"I have to cop to it. This has been my choice," Crosby says. "[I've] got to take responsibility for it. I did lots of harm to myself and to other people. I've gone back to those people — it's one of the things you do when you go into that 12-step thing. You go back and you find the people that you hurt and you say, 'Look, I was crazy and I hurt you. And I'm apologizing; I'm sorry.'"

Crosby struggled with his health throughout his career, in large part due to the effects of drug addiction. In 1994, he was within days of dying before receiving a liver transplant. These experiences, too, inform his new music, especially in lyrics that reflect on his current state. "Here It's Almost Sunset" continues: "Here it's almost sunset / So why is the sun shining brighter? / How can that be? / How can I still see?"

"There's no excuse for me being alive considering what I did," he says. "Look at the people who are dead. Friends of mine: Jimi [Hendrix], Janis [Joplin] — I've lost a lot of people. Why them dead? Why me alive? I think about it. I don't have that answer. But I'm grateful. I'm grateful I'm alive; I'm really grateful I'm writing. And this is the weirdest thing: I'm really grateful I can still sing. I know a lot of people who can't, and it's probably the greatest joy in my life, getting in the singing."

Web intern Steffanee Wang contributed to this story.

Copyright 2017 NPR. To see more, visit http://www.npr.org/.

DAVID GREENE, HOST:

You know, I recently visited the home of one of the world's most recognizable rock stars.

(SOUNDBITE OF SONG, "ALMOST CUT MY HAIR")

CROSBY, STILLS, NASH AND YOUNG: (Singing) Almost cut my hair.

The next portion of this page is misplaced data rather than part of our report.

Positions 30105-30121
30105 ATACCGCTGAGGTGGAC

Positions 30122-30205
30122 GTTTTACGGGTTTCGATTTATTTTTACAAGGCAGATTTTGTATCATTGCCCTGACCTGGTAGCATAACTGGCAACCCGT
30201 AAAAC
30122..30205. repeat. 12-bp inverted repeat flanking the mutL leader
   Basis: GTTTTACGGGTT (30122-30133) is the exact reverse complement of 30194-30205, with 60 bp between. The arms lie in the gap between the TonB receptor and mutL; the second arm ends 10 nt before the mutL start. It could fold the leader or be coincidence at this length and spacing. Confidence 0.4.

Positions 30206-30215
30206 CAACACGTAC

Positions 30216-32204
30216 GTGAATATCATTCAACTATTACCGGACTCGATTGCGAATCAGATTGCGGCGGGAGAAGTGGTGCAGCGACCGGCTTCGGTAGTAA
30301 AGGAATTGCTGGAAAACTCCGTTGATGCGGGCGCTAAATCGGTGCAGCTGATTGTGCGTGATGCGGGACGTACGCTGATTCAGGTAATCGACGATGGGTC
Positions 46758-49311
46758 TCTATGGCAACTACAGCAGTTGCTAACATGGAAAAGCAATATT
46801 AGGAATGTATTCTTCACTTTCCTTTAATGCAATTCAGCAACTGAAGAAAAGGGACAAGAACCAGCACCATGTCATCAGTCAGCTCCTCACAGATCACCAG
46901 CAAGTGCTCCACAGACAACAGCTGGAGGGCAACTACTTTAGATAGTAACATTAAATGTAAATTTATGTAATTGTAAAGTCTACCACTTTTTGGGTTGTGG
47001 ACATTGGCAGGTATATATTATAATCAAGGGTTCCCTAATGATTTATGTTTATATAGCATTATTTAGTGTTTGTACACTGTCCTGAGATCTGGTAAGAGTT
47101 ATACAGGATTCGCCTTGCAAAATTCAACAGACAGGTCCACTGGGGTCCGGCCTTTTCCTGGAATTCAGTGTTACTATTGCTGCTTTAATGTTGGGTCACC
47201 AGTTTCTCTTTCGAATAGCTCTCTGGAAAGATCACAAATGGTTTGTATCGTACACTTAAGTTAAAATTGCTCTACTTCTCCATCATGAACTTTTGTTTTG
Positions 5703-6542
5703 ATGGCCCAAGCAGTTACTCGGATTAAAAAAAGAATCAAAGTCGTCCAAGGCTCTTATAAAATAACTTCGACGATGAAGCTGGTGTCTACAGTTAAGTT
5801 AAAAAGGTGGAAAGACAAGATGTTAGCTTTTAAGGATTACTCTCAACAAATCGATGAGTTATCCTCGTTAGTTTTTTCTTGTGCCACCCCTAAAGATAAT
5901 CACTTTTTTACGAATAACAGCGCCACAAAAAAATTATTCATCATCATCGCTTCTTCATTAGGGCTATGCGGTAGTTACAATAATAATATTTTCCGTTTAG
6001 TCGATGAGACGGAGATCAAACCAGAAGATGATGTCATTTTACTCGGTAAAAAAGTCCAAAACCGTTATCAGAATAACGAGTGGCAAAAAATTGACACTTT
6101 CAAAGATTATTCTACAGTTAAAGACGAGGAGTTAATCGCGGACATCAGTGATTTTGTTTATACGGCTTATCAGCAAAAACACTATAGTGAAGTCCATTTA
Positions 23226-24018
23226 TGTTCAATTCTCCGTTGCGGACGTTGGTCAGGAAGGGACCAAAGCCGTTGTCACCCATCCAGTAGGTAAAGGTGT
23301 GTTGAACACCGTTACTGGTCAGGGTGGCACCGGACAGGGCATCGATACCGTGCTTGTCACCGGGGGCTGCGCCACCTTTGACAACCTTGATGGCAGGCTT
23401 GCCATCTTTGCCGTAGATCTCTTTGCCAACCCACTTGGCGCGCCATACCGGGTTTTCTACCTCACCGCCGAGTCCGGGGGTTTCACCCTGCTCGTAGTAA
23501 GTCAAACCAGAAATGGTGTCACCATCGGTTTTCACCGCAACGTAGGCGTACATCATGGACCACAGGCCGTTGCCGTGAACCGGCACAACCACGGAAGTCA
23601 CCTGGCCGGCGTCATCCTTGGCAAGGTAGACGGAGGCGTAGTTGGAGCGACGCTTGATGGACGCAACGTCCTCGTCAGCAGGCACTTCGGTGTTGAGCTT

GREENE: That hair - well, the long mane is a little more sparse these days. The walrus-y (ph) mustache is full-on grey. But it was still recognizably David Crosby.

DAVID CROSBY: Good ol' Fang, attack, attack.

(SOUNDBITE OF DOG BARKING)

GREENE: Those are his three dogs there. He jokingly said their names are all Fang, and he commanded them to attack us.

So here's a guy who was known as a collaborator with some of the biggest bands in the '60s and '70s - the Byrds and, of course, Crosby, Stills and Nash.

(SOUNDBITE OF CROSBY, STILLS AND NASH'S "SUITE: JUDY BLUE EYES")

GREENE: Now he is going through a creative rebirth as a solo artist. His new album will be his third in less than four years. He works quietly right here on his ranch near Santa Barbara, Calif., overlooking his pool and the mountains, jotting things down as they come to him.

Pink notebook paper for, like, writing new songs?

CROSBY: Anything - envelopes.

GREENE: So you'll be sitting at this desk and just something will come to you?

CROSBY: So lesson that Joni Mitchell taught me.

GREENE: Yeah.

CROSBY: I said something to her, and she said write that down. I said, huh (ph)? She said, write that down. I said, why? Because it was good.

GREENE: (Laughter).

CROSBY: If you don't write it down, it didn't happen.

GREENE: Seems like such basic advice but really important because if you let those moments...

CROSBY: Really important. When she said it didn't happen, I went, she's right.

GREENE: Can you tell me what it says on one of those pages? Or do I have to wait for the next album...

CROSBY: Oh, no. That's secret rock star stuff, man. You can't...

GREENE: (Laughter).

CROSBY: ...No. Not only no, but hell no.

(SOUNDBITE OF DAVID CROSBY'S "SELL ME A DIAMOND")

GREENE: So that lesson from Joni Mitchell, he put it to use on a new song called "Sell Me A Diamond."

(SOUNDBITE OF SONG, "SELL ME A DIAMOND")

CROSBY: (Singing) You wanted to sell me a diamond.

I had been smitten with the phrase. Somebody used the phrase when they were talking about diamonds of conflict free - conflict-free diamond.

(SOUNDBITE OF SONG, "SELL ME A DIAMOND")

CROSBY: (Singing) You said it was conflict free, such a beautiful concept that such a thing could be.

So I hear this phrase, conflict free, and it really appeals to me because we're in conflict all the time. We've been at war some place on planet earth my whole life.

GREENE: Our colleagues at NPR, who cover music, they write about that song and say that you have this way of not falling in to kind of the peacenik hippie cliches. Like, you find a way to oppose the evil of the world but making it personal. I mean, there's just some knack that you have.

CROSBY: Well, that's the job.

(SOUNDBITE OF SONG, "SELL ME A DIAMOND")